The unraveling of Obamacare has begun in earnest as the president-elect gets ready to assume power in 16 days. House Republicans have announced they are planning to get an Obamacare repeal bill on President-elect Trump’s desk by Feb. 20, while the administration moves forward with executive actions to start unwinding the Affordable Care Act on day one.
Incoming House Budget Committee Chairman Diane Black (R-Tenn.) put forward the target date of February 20 after leaving a Wednesday meeting with Vice President-elect Mike Pence who heads the Obamacare repeal planners. Meanwhile, Pence said Trump plans to take executive actions immediately after taking the oath of office.
Shortly after a budget meeting Pence spoke to reporters. He suggested “It will be an orderly transition to something better; using executive authority to ensure it’s an orderly transition. We’re working now on a series of executive orders that will enable that orderly transition to take place even as Congress appropriately debates alternatives to and replacements for Obamacare.”
One can only imagine what is going through the mind of the outgoing president who many times called the Affordable Care Act the “anchor of my legacy.” It is left to be seen how much of the law will be retained by the Pence planning committee.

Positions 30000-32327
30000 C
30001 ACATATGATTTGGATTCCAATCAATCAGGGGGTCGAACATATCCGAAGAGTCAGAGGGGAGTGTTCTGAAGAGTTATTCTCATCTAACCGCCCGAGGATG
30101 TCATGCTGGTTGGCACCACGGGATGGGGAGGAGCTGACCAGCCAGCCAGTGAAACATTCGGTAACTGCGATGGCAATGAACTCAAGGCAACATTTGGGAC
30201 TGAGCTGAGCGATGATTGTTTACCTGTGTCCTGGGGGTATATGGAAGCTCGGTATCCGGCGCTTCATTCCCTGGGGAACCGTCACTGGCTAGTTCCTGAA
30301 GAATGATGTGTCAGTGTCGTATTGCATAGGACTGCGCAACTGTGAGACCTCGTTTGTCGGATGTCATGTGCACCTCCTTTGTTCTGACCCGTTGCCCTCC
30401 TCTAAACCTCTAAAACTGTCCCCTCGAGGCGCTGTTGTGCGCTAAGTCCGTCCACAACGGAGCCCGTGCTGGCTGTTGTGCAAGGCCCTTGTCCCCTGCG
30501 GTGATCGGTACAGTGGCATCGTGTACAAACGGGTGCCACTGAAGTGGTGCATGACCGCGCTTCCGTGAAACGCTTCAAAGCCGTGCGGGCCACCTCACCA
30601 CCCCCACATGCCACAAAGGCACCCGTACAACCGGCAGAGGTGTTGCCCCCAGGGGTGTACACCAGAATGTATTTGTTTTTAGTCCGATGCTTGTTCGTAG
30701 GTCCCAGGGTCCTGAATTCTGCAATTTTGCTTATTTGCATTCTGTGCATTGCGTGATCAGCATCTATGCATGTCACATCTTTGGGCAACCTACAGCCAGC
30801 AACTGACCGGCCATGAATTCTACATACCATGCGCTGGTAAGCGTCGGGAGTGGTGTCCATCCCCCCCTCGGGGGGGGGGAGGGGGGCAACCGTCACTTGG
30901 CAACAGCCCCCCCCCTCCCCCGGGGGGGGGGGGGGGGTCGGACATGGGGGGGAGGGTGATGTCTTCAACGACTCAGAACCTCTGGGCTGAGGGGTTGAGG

Incoming White House press secretary Sean Spicer told reporters Tuesday that Trump considers Inauguration Day as “Day One” of his presidency. “He is prepared and ready to go. As he’s said before, he wants to enact real change on day one. That will mean within hours of being sworn in. He put his team on notice that he expects nothing less than everyone getting right to work for the American people.”
The sense of immediacy is the key word in Trump’s plans in his first 100 days in office. There have been pleas from the incoming administration for an “orderly” transition, especially when it comes to the healthcare law. Trump has been warned that without an immediate replacement to Obamacare there would be chaos and could lead to insurers dropping out of the market.
There are many details under consideration with options ranging from two to four years. There are some uneasy with the idea of repealing Obamacare without a replacement immediately available. Trump has already stated that two provisions, pre-existing health conditions and siblings able to stay on their parent’s policy until age 26 will remain in the existing law.
At stake are approximately 20 million Americans who stand to lose their coverage if Obamacare is repealed and no replacement materializes. The new administration is clearly aware that such a scenario is exactly the opening the Democrats are looking for since losing considerable political muscle in the last election.
Sen. Rand Paul (R-Ky.), no close ally to the incoming president, has called for simultaneous repeal and replace. Republicans are eager to repeal the law, but there is much caution among the ranks at this risky political move. It will be a lengthy and deliberative process, which Pence, Trump and Black know must have minimal disruption in the nation’s healthcare system changes.